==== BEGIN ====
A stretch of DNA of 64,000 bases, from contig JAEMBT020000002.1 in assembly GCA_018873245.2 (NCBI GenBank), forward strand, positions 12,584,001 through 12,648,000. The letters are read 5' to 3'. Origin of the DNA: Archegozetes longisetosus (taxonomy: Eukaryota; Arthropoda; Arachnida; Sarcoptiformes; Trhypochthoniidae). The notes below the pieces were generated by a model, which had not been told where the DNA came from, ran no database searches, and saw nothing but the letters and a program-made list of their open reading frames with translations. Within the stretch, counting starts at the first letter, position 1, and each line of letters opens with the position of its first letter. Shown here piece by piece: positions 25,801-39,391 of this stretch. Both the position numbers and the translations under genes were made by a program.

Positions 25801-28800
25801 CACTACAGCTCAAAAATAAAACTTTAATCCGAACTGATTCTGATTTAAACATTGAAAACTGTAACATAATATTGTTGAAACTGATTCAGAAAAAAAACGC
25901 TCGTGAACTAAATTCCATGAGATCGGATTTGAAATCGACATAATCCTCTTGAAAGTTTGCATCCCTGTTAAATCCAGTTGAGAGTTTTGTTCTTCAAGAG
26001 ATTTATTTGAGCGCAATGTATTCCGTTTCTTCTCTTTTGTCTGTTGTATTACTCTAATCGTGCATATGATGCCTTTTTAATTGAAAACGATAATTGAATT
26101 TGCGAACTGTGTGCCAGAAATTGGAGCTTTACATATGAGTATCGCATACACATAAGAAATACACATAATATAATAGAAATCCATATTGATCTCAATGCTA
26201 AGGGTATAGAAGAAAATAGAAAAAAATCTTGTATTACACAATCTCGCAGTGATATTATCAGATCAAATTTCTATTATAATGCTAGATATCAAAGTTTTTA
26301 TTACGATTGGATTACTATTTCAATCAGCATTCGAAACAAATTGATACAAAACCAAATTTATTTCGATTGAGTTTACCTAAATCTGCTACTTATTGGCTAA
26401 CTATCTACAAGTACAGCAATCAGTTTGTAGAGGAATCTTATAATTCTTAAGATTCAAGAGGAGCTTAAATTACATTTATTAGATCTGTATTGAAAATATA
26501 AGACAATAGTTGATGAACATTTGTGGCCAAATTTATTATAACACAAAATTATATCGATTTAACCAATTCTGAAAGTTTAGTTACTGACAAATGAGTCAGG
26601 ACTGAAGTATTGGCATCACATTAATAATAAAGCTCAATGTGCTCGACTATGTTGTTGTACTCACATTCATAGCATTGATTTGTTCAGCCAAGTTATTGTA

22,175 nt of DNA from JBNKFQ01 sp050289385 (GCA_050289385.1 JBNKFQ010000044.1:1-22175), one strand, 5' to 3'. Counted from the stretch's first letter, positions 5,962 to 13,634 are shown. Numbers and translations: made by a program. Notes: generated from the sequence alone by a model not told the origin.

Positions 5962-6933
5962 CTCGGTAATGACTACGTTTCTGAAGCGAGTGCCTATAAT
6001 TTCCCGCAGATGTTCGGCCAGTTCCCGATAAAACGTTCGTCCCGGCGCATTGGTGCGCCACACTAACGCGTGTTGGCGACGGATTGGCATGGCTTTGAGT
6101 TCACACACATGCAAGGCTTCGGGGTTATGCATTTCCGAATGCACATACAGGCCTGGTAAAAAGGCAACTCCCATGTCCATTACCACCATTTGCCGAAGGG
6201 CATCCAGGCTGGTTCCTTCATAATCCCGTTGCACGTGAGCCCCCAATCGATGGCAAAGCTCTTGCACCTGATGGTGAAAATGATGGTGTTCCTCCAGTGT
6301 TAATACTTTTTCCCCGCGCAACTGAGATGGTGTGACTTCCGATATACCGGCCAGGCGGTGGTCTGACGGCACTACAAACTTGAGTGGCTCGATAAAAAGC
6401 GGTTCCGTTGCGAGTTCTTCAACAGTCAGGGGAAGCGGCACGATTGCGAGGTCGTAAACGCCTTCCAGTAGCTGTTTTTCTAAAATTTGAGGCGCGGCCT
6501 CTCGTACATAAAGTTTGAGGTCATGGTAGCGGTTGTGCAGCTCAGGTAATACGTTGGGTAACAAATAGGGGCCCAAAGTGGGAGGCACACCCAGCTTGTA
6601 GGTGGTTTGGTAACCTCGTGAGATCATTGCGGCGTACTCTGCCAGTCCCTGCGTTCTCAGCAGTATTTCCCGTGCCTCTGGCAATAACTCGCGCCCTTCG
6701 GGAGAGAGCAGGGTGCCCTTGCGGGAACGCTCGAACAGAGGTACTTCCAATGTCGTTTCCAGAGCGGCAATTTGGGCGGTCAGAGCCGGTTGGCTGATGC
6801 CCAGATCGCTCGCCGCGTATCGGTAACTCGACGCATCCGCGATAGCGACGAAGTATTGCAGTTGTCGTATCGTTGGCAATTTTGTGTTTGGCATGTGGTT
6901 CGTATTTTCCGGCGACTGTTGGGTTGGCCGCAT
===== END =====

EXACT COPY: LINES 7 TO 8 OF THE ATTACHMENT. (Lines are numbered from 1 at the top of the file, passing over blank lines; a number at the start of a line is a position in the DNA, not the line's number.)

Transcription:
26201 AGGGTATAGAAGAAAATAGAAAAAAATCTTGTATTACACAATCTCGCAGTGATATTATCAGATCAAATTTCTATTATAATGCTAGATATCAAAGTTTTTA
26301 TTACGATTGGATTACTATTTCAATCAGCATTCGAAACAAATTGATACAAAACCAAATTTATTTCGATTGAGTTTACCTAAATCTGCTACTTATTGGCTAA